Updates from the #NepalEarthquake from someone on the ground!

Thoughts are with World Vision Australia staff member Matt Darvas today as he heads to one of the hardest hit areas by #nepalearthquake. Matt is in the heart of the epicentre near Gorkha and heading to the most remote villages in this region to offer supplies and support.

Donations can be made here to support the efforts of crews on the ground: 

Driving into Gorkha

Driving into Gorkha

You can hear him speaking on BBC radio about his experience in Pokhara. My team and I were there less than a month ago. A peaceful lakeside town now over run with casualties from this disaster.

“The ground shook for 3 minutes” @mdarvas descibes the aftershocks in #Nepalquake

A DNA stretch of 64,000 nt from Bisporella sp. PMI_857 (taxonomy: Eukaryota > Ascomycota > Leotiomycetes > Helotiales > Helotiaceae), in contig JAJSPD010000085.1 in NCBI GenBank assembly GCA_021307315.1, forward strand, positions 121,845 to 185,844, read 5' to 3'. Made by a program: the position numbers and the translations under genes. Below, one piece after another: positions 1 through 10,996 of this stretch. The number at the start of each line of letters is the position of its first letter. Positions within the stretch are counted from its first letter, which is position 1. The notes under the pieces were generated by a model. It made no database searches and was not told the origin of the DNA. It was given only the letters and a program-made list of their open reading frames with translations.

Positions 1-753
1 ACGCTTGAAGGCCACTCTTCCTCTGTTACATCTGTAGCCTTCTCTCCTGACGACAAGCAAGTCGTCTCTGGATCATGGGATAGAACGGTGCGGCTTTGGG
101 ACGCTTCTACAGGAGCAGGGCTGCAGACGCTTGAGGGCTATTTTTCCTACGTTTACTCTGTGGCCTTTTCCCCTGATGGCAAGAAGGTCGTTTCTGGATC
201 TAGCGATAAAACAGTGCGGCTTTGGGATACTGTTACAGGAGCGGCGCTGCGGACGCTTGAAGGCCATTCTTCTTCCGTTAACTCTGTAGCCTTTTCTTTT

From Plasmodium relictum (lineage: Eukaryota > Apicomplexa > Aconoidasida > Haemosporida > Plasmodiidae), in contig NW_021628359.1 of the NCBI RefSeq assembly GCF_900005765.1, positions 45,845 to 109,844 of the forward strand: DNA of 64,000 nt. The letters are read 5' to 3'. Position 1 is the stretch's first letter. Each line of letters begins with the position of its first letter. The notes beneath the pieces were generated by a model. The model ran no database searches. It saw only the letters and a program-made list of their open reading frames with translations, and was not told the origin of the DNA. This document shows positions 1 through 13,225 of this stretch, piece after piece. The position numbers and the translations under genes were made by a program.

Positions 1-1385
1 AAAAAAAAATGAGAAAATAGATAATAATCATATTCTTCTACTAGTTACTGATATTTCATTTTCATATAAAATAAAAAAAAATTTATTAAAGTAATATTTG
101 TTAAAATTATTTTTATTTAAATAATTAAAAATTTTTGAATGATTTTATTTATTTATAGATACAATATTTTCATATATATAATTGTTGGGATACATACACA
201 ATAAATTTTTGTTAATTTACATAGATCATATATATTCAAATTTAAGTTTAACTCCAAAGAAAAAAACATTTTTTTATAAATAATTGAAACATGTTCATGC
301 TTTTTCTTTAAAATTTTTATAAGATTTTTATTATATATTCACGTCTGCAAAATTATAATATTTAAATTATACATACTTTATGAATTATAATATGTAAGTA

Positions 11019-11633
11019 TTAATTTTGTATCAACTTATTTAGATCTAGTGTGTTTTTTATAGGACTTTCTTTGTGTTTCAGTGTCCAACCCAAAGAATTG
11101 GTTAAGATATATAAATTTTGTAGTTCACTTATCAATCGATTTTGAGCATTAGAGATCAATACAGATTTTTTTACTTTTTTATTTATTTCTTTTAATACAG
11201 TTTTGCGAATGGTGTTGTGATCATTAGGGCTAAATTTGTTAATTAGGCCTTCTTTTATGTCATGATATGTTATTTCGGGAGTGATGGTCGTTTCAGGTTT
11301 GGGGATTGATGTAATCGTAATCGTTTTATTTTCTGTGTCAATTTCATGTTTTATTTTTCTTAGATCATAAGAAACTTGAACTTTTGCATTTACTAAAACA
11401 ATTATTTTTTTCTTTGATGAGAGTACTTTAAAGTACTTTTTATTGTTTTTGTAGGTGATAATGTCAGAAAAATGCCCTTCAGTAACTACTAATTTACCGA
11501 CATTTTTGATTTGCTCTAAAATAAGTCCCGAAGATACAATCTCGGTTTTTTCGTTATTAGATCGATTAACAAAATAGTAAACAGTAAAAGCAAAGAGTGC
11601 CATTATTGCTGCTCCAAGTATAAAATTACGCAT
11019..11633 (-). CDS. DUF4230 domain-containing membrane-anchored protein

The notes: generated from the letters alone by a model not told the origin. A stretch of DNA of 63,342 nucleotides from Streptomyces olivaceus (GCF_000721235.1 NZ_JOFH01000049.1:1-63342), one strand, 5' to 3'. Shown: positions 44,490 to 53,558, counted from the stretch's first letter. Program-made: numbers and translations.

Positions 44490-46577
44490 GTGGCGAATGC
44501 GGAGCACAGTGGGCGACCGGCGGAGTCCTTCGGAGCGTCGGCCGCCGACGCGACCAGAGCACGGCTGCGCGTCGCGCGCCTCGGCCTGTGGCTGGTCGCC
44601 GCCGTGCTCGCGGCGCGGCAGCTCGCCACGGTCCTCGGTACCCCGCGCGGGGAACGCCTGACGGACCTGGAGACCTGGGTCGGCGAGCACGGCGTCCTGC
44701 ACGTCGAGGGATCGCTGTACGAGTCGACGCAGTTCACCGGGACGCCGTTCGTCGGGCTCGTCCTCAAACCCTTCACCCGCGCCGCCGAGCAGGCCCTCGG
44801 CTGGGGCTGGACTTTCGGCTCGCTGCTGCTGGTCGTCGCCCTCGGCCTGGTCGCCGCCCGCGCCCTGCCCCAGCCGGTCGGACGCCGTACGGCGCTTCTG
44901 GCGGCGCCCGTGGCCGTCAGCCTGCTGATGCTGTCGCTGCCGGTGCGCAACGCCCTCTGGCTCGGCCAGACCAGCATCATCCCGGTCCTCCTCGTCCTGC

Pokhara one month ago.

Pokhara one month ago.

Just can’t believe the destruction in ‪#‎Nepal‬‪#‎durbarsquare‬ ‪#‎patan‬yesterday. I was there in 2006. See the bell…. Now look around … Support @worldvisionaus to get aid to ‪#‎Nepalquake‬ ‪#‎nepalearthquake‬…


I’ve been watching news and updates all day and it’s starting to really affect me now the severity of the situation. The reality of the devastation that people are living through is inconceivable. I stood in these locations a few weeks ago… and now these places are rubble. The death told is 3200 and counting. To hear from friends today living through this turmoil is heartbreaking.

We can do something, we can donate and support non profit organisations on the ground to provide relief and supplies to those most in need:

Donate Nepal Earthquake Appeal


Some updates from Matt today: